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I need to deserialize a std::vector<boost::variant<..>> with decoration supplied by other objects.

One of the things the "decoration" enables is a empty entry in the vector. I have hit a brick wall in my real implementation. However, I have managed to shrink wrap it. Code that compiles :

#include <string>
#include <boost/spirit/include/karma.hpp>
#include <boost/variant.hpp>
#include <boost/cstdint.hpp>

namespace karma = boost::spirit::karma;

typedef boost::variant<boost::int32_t, boost::int64_t> custom_variant;

int main()
{
    using karma::generate;

    custom_variant v;

    std::string temp;

    std::back_insert_iterator<std::string> x(temp);

    std::cout << v;

    karma::generate(x, karma::auto_, v);
}

The offending changes, which attempt to implement a "undefined" type, along with the required concept.

#include <string>
#include <boost/spirit/include/karma.hpp>
#include <boost/variant.hpp>
#include <boost/cstdint.hpp>

namespace karma = boost::spirit::karma;

struct undefined{};

std::ostream & operator<<(std::ostream & out, undefined const & undefined)
{
    return out;
}

typedef boost::variant<undefined,boost::int32_t, boost::int64_t> custom_variant;

int main()
{
    using karma::generate;

    custom_variant v;

    std::string temp;

    std::back_insert_iterator<std::string> x(temp);

    std::cout << v;

    karma::generate(x, karma::auto_, v);
}

If I comment out the karma::generate step, std::cout is a valid expression (Boost::variant OutputStreamable). Spirit requires that generators be given types which are OutputStreamable(spirit::karma OutputStreamable) and the variant above should be OutputStreamable since I have made the undefined typeOutputStreamable as a no-op.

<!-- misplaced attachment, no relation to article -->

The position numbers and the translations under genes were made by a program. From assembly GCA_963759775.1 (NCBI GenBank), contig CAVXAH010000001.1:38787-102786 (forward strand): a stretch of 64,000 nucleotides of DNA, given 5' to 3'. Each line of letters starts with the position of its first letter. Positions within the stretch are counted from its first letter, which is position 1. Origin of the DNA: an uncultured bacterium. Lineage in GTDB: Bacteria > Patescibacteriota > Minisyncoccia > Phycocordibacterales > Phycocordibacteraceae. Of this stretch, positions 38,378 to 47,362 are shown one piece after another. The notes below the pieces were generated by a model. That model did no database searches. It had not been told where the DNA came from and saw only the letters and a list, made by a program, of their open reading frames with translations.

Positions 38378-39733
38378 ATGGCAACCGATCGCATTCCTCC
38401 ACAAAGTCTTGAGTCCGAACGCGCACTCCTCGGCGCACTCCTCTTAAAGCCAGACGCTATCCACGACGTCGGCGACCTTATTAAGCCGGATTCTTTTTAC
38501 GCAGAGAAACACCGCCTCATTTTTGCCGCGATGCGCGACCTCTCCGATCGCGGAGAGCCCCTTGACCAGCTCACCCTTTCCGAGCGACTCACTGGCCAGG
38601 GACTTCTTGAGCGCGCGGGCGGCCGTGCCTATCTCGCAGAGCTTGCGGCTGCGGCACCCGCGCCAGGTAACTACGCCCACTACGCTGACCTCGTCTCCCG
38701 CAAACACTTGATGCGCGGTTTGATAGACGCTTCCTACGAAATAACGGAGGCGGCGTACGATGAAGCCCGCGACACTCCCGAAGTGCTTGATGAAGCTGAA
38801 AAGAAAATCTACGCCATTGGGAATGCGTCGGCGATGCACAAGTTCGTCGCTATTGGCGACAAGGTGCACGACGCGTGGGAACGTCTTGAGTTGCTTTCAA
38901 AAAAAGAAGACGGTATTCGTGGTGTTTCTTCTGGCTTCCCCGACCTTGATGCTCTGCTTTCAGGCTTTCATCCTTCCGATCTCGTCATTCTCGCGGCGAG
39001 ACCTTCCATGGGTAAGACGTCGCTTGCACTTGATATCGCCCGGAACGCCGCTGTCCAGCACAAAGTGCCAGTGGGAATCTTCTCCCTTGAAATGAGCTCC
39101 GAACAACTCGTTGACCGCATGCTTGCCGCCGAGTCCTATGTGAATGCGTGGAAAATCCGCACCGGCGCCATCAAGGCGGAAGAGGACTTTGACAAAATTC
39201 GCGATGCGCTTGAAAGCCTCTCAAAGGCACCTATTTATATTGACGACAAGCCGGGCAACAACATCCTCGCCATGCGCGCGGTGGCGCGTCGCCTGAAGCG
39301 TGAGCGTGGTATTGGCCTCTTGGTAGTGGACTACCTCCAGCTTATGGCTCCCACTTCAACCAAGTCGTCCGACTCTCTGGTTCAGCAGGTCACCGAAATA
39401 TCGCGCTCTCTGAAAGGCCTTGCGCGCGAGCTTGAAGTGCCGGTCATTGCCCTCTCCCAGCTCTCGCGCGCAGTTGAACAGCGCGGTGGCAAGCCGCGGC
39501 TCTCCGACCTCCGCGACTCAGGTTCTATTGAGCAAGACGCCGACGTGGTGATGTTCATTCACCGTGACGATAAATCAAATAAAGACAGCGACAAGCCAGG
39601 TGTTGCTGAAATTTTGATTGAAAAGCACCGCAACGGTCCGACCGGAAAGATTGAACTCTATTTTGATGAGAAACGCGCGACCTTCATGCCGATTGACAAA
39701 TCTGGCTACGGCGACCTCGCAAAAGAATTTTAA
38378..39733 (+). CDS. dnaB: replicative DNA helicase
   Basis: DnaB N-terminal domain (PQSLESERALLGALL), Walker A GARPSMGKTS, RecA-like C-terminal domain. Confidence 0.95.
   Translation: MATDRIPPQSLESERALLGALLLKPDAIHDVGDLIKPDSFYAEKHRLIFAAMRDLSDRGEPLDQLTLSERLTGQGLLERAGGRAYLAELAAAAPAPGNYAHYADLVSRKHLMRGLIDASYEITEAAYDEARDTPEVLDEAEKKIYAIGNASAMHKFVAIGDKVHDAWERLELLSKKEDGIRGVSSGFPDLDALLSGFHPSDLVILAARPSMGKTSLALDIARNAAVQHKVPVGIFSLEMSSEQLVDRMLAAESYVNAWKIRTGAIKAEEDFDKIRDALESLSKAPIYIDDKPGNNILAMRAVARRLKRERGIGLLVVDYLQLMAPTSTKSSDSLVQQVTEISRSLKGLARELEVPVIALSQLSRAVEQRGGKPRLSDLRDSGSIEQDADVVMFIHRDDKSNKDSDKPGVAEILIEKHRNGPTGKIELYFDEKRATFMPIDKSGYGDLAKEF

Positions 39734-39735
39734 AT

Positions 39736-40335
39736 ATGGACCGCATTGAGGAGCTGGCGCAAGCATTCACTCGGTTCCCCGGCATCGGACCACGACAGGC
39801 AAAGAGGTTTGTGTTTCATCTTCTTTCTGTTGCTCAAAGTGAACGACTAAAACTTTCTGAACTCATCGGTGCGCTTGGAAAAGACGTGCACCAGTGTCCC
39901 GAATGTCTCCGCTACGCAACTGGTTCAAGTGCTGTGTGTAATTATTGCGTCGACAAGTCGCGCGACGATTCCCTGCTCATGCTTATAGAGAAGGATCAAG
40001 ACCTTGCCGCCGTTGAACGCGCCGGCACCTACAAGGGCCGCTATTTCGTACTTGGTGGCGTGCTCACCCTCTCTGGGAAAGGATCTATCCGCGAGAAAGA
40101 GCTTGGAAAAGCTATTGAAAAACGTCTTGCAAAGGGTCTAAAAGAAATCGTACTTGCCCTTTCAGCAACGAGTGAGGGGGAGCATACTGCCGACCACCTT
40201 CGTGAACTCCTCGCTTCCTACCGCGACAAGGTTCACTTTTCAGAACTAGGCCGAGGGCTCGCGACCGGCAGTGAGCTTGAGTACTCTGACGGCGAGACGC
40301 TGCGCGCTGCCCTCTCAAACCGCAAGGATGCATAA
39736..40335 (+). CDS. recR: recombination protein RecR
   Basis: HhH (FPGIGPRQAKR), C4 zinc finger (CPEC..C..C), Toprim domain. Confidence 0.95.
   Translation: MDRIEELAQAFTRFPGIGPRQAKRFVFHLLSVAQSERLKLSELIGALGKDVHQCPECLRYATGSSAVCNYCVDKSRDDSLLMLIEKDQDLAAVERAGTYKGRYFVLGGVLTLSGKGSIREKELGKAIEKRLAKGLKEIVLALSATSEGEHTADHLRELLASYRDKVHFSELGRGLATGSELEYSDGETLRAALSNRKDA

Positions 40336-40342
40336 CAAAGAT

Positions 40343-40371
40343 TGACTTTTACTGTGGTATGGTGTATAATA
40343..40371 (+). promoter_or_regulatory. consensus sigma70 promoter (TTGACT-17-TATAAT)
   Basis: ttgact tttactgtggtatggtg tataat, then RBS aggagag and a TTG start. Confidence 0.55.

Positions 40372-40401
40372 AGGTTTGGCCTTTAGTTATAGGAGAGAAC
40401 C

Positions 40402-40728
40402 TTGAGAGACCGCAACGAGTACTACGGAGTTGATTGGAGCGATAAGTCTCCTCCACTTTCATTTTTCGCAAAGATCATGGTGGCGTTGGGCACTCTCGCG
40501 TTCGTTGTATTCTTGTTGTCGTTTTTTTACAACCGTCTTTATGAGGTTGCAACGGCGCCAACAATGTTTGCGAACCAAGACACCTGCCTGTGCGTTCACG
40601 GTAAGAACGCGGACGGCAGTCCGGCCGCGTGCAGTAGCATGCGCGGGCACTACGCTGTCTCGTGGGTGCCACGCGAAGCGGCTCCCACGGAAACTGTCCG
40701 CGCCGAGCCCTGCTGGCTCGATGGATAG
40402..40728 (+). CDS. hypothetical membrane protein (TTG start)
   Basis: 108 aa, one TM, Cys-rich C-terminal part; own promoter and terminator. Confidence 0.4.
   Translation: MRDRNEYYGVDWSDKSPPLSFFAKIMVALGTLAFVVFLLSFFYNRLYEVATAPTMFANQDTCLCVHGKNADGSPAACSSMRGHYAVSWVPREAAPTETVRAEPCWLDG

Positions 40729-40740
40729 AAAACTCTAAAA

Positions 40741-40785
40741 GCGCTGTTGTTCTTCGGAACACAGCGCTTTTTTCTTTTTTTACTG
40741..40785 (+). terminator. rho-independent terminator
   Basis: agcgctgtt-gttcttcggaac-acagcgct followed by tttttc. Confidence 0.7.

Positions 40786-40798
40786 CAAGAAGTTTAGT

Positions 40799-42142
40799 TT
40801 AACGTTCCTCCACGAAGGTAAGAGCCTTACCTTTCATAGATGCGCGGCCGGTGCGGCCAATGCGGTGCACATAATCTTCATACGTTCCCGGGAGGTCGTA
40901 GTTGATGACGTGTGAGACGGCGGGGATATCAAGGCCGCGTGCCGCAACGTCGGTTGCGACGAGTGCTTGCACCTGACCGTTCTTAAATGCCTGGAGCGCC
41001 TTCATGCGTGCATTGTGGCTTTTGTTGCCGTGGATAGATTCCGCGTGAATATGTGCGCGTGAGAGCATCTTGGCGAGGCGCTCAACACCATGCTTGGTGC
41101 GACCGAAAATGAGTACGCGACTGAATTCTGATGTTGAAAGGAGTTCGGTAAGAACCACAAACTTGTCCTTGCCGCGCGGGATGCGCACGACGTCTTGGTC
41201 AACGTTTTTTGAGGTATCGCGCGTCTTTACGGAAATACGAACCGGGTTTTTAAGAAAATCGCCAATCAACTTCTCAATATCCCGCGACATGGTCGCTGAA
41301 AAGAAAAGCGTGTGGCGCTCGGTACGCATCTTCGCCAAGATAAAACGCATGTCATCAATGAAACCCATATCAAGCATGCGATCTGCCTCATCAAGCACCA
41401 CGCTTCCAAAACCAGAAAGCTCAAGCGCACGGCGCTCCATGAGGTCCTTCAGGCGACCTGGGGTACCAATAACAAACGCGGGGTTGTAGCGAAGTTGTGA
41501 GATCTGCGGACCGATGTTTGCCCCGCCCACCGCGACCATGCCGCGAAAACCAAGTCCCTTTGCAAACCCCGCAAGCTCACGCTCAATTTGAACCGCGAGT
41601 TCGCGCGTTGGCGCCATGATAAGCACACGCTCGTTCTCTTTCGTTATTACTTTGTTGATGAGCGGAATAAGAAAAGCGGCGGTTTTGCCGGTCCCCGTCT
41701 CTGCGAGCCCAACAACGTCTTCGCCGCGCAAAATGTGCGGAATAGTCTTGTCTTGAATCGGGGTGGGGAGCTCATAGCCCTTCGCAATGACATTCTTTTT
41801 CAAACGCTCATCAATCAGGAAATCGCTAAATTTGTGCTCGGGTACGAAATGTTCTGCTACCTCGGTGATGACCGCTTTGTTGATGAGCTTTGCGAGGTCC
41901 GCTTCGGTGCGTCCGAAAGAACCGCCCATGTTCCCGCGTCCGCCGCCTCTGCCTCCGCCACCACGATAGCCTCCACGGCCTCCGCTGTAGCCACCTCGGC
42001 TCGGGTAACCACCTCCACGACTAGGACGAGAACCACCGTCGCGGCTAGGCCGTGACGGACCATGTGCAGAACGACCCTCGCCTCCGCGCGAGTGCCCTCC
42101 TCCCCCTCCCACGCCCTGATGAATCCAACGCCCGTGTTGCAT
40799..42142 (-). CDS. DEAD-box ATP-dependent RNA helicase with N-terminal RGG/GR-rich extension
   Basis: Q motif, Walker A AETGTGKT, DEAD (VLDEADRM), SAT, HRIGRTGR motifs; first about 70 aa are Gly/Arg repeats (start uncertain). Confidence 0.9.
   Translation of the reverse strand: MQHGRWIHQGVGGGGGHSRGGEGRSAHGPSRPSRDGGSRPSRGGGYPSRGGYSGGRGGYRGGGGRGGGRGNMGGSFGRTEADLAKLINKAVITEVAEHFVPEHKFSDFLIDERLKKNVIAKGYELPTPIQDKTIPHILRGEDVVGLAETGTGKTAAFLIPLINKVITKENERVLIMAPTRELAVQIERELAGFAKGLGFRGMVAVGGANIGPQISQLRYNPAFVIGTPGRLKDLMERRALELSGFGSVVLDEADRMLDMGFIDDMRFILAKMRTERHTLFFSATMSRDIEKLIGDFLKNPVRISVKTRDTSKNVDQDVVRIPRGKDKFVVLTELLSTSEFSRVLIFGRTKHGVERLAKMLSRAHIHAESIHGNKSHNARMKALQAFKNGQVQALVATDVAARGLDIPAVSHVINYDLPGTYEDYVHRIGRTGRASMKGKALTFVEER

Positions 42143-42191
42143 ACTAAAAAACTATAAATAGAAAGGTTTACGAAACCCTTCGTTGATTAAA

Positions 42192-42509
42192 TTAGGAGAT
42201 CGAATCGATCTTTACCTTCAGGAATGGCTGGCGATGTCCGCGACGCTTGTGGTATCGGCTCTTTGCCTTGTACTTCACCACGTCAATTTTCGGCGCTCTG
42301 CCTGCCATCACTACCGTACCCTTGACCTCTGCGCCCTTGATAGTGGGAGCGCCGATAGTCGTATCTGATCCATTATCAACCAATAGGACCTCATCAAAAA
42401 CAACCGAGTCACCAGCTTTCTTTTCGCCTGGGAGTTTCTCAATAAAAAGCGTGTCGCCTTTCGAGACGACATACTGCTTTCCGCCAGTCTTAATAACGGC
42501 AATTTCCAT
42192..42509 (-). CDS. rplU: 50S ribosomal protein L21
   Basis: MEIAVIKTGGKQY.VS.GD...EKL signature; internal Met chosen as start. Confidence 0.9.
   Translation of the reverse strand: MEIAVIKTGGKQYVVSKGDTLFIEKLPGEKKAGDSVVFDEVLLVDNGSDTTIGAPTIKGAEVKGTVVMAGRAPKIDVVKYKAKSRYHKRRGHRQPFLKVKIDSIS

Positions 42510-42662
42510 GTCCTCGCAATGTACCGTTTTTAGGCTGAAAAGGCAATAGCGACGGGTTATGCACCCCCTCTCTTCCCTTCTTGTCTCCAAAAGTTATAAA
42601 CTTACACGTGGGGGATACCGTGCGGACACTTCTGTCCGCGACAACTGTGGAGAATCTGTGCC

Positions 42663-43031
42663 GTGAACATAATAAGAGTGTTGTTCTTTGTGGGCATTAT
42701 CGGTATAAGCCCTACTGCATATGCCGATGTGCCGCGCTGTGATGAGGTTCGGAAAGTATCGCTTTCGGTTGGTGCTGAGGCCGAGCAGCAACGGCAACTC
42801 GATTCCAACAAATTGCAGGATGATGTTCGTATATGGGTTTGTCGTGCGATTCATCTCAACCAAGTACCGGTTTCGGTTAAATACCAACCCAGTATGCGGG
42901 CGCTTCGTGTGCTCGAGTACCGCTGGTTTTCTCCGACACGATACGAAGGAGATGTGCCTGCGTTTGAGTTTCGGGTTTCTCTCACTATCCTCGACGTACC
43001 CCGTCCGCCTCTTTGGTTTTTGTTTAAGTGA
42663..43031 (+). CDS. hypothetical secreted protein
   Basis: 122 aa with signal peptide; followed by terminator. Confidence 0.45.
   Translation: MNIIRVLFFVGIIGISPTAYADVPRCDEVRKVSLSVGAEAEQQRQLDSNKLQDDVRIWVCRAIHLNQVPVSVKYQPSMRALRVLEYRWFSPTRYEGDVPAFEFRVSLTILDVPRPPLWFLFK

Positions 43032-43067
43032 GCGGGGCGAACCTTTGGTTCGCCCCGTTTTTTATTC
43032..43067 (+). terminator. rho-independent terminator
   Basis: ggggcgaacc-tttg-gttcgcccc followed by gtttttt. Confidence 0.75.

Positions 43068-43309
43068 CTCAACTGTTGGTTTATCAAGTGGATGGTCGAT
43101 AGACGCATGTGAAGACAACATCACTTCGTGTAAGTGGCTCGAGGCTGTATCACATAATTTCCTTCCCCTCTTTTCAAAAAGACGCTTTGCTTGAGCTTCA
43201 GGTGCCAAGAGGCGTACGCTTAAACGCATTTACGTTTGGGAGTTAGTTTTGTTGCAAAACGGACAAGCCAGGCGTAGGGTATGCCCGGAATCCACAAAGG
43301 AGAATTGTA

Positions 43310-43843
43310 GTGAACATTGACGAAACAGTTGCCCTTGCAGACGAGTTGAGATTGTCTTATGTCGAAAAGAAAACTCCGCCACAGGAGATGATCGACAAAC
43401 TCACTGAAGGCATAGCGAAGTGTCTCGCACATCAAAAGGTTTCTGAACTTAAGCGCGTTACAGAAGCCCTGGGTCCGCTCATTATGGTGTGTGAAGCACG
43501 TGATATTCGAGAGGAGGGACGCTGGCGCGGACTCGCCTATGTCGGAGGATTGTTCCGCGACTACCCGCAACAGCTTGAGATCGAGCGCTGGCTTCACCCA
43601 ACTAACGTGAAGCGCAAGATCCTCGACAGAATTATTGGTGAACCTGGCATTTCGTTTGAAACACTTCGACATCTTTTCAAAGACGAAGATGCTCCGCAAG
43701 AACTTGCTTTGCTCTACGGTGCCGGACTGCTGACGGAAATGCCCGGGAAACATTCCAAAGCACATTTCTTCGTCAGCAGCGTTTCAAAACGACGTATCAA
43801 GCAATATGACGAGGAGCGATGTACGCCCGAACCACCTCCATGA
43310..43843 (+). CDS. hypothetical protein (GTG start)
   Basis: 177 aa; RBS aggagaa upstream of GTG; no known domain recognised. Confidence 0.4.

What gives ? :(

I'm really beginning to question weather the C++ template mechanism is worth it when using libraries with > 2 levels of template indirection. Perhaps I should go back to straight-c.

Edit 1:

Ok, Clang gave me a sensible first error...

error: no type named 'properties' in 'boost::spirit::karma::no_auto_mapping_exists'

Now I got to figure out how to map undefined as a no-op to get a clean conversion. This spirit documentation entry (and this in specific) describes what I need to look into. Is there a generic undefined type provided by spirit or one defined in boost, that spirit already maps as a no-op ?

Edit 2:

std::vector<boost::optional<boost::variant<..>>> is beginning to look quite appealing since spirit provides type-deduction for them.

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1 Answer 1

up vote 3 down vote accepted

I'd suggest to use spirit::unused_type for that purpose as it already is 'known' to Spirit and it has an operator<<() predefined (but any other type will do) - not that you really need that operator for Karma in the first place.

In addition, you have to provide a specialization for create_generator (as you suspected):

namespace boost { namespace spirit { namespace traits
{
    template <>
    struct create_generator<spirit::unused_type>
    {
        typedef spirit::karma::eps_type type;

        static type call()
        {
            return spirit::karma::eps;
        }
    };
}}}

which will map unused_type to karma::eps. This seems to be exactly what you need as eps eats the attribute without generating anything, while succeeding always. If you go this route you will not need to utilize optional<>.

share|improve this answer
    
thank you, as always. since I have the option, I will provide the mapping for undefined, as it already used in my QI code, and it lets me firewall spirit behind my own interface :D I'm beginning to see the power TMP extension brings. Just wish C++0x didn't drop "concepts". –  Hassan Syed Apr 15 '11 at 10:55

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